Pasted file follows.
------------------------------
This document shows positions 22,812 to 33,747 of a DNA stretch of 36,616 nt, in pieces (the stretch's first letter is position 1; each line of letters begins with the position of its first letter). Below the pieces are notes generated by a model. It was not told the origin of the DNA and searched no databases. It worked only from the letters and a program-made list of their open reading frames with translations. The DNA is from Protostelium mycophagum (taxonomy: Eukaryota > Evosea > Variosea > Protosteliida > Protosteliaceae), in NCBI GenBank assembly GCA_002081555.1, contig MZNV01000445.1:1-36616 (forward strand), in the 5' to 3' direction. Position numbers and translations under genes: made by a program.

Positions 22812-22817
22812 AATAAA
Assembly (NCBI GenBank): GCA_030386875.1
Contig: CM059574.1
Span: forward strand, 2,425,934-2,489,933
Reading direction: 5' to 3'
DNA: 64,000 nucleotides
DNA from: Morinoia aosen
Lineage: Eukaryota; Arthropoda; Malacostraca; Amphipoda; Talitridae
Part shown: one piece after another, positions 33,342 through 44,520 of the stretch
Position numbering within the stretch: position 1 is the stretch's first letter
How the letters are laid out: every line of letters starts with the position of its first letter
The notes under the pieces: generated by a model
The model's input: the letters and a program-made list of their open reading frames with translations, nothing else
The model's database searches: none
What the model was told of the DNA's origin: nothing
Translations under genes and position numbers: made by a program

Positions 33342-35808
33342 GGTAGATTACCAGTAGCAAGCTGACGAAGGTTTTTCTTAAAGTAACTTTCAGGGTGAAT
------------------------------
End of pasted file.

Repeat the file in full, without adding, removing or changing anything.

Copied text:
This document shows positions 22,812 to 33,747 of a DNA stretch of 36,616 nt, in pieces (the stretch's first letter is position 1; each line of letters begins with the position of its first letter). Below the pieces are notes generated by a model. It was not told the origin of the DNA and searched no databases. It worked only from the letters and a program-made list of their open reading frames with translations. The DNA is from Protostelium mycophagum (taxonomy: Eukaryota > Evosea > Variosea > Protosteliida > Protosteliaceae), in NCBI GenBank assembly GCA_002081555.1, contig MZNV01000445.1:1-36616 (forward strand), in the 5' to 3' direction. Position numbers and translations under genes: made by a program.

Positions 22812-22817
22812 AATAAA
Assembly (NCBI GenBank): GCA_030386875.1
Contig: CM059574.1
Span: forward strand, 2,425,934-2,489,933
Reading direction: 5' to 3'
DNA: 64,000 nucleotides
DNA from: Morinoia aosen
Lineage: Eukaryota; Arthropoda; Malacostraca; Amphipoda; Talitridae
Part shown: one piece after another, positions 33,342 through 44,520 of the stretch
Position numbering within the stretch: position 1 is the stretch's first letter
How the letters are laid out: every line of letters starts with the position of its first letter
The notes under the pieces: generated by a model
The model's input: the letters and a program-made list of their open reading frames with translations, nothing else
The model's database searches: none
What the model was told of the DNA's origin: nothing
Translations under genes and position numbers: made by a program

Positions 33342-35808
33342 GGTAGATTACCAGTAGCAAGCTGACGAAGGTTTTTCTTAAAGTAACTTTCAGGGTGAAT